Monday, November 29


Signs over on Kith and Kin that Macon has accepted Barnett into his heart. As I said in the comments, I am so happy.

Question for Tom: What do you think of tax cuts as an economic growth engine?

Gnarly economics in the Journal
  • The Bush Administration is supply-side rather than fiscally conservative.
  • The dollar as de facto global reserve currency and America's independent monetary policy.
As long as cooler heads prevail, the Chinese economic miracle will continue peacefully, no matter how many subs they have.

Energy drives every(developed)one's foreign policy, especially the US and China.

Ahh, the lovely anachronism of it all: Castro's socialist economic policies. Fidel may want to serve the little people, but he sure doesn't.

Energy drives redux: India and Pakistan look at a pipeline to Iran.

It's nice that the Association of Southeast Asia Nations, aka ASEAN, had eponymized my name. But seriously, the post's about an Asian EU.

Re: Sudan
To me, it's situations like this that speak to the compelling need for the Core as a whole to be able to put forth a SysAdmin force that would enable a regional entity like the AU to do more than just run around snapping photos and taking notes while the killing continues unabated. Everyone in the Core wants this situation to settle, but we don't have a transparent, non-zero-sum process for making it happen, and that process can't come into being until the military resources are pooled and coherently arranged in a larger whole, and that international military capability won't come about until the Pentagon shows it's serious of fielding its own version of a Sys Admin force.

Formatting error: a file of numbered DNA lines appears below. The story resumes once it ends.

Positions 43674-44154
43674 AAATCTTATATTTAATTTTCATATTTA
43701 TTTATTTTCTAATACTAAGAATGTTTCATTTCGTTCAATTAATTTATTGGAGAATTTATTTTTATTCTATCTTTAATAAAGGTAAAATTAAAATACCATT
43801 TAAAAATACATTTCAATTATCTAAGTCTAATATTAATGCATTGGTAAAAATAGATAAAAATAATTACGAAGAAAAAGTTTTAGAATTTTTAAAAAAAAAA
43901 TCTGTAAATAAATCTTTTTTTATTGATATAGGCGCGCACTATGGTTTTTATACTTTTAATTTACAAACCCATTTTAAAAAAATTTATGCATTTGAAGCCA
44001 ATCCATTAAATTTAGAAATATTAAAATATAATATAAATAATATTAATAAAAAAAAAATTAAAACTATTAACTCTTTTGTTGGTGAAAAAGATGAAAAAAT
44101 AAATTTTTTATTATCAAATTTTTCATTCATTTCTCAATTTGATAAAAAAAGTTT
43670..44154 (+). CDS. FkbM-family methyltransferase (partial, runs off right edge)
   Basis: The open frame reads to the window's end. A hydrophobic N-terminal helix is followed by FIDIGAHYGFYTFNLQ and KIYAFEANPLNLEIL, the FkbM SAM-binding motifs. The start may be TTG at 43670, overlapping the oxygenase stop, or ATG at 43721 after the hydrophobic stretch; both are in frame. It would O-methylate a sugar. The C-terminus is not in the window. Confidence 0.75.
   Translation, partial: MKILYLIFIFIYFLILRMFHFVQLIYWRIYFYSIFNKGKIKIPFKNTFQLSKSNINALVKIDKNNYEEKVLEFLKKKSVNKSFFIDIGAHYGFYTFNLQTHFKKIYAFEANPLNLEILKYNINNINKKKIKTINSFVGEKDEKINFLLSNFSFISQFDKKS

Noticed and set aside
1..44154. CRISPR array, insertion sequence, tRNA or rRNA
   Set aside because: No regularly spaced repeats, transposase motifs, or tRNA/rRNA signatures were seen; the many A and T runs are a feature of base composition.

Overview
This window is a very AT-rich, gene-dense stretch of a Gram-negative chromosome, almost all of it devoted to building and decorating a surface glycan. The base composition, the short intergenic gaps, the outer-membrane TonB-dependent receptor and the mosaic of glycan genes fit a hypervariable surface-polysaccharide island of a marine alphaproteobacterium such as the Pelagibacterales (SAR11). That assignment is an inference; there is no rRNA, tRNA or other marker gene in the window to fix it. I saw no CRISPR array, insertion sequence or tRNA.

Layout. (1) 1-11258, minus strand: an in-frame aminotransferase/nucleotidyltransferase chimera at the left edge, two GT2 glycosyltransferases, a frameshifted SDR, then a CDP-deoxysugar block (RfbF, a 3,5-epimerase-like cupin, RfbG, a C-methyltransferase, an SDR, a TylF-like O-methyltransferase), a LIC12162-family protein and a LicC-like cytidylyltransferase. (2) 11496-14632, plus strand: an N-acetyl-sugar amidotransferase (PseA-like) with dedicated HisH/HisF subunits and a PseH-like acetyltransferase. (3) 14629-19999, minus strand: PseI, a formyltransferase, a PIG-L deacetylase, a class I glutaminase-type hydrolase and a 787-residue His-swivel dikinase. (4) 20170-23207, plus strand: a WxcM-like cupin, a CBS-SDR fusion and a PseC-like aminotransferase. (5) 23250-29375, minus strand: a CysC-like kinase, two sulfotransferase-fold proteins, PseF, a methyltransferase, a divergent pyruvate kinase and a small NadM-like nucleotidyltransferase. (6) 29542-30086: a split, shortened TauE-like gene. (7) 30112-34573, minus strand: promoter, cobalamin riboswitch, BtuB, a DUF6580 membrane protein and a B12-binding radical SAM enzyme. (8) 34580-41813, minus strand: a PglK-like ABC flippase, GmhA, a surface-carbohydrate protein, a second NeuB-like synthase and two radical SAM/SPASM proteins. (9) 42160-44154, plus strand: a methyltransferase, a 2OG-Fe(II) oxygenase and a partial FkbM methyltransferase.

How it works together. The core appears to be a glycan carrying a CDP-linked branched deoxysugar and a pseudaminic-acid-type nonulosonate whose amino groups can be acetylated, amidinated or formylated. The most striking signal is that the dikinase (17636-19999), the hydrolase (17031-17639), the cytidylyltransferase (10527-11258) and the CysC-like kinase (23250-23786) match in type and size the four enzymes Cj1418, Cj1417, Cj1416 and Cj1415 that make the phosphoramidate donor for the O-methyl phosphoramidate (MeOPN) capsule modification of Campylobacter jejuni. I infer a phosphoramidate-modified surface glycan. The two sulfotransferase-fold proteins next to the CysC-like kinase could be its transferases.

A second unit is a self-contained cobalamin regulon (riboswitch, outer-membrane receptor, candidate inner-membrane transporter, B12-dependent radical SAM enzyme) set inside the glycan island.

Then Tom gets into some interesting number crunching about the size of a global force and what the US's active and reserve component would be and how we're already heading toward that in some ways.

The world votes on our elections in buying our debt.
American can afford its current Leviathan force, but it cannot afford to self-finance the bulk of the follow-on SysAdmin work that will ensue from efforts like our recent takedown in Iraq. The coming renegotiation of that security burden is inevitable, otherwise you’ll see American withdraw dramatically from the world militarily.

Admitting that strategic reality is the first step toward making the deals we’ll need to make if we’re going to get truly serious about waging a Global War on Terrorism that will clearly last decades.

There is no alternative.
Powell can’t leave fast enough, as far as I’m concerned. At least Rice will know Moscow from her elbow.
Europe, like the US, is facing some tough decisions on 'social security'. They already missed the baby boat. Their choices now are change their policy or let in more immigrants.

Asia's developing economy is facing really bad pollution.

Another assertion of the role of values in the election (though a little broader than you might think). What do you say, Macon?

Special Ops
Frustrated with the Global War on Terrorism and our inability to track down and kill certain terrorist leaders hiding away in certain ungoverned territories or states, the Pentagon is rewriting the rule set on clandestine ops by Special Forces. Frankly, this is a very good thing. We want these guys to have the loosest possible rule sets, with the world as their playground. That sort of direct action belongs with the Pentagon in a GWOT, not the CIA. We’re not hunting spies in this war, but actual combatants.

Kerry was right: this is a police action . . . inside the Core. But Bush was also right: this is a war inside the Gap.
The way forward in Palestine

A word of thanks to our military personnel.

An article Tom contributed to about the future of naval procurement, including unmanned vehicles.

Random thought: I wonder what Tom thinks of the Osprey...
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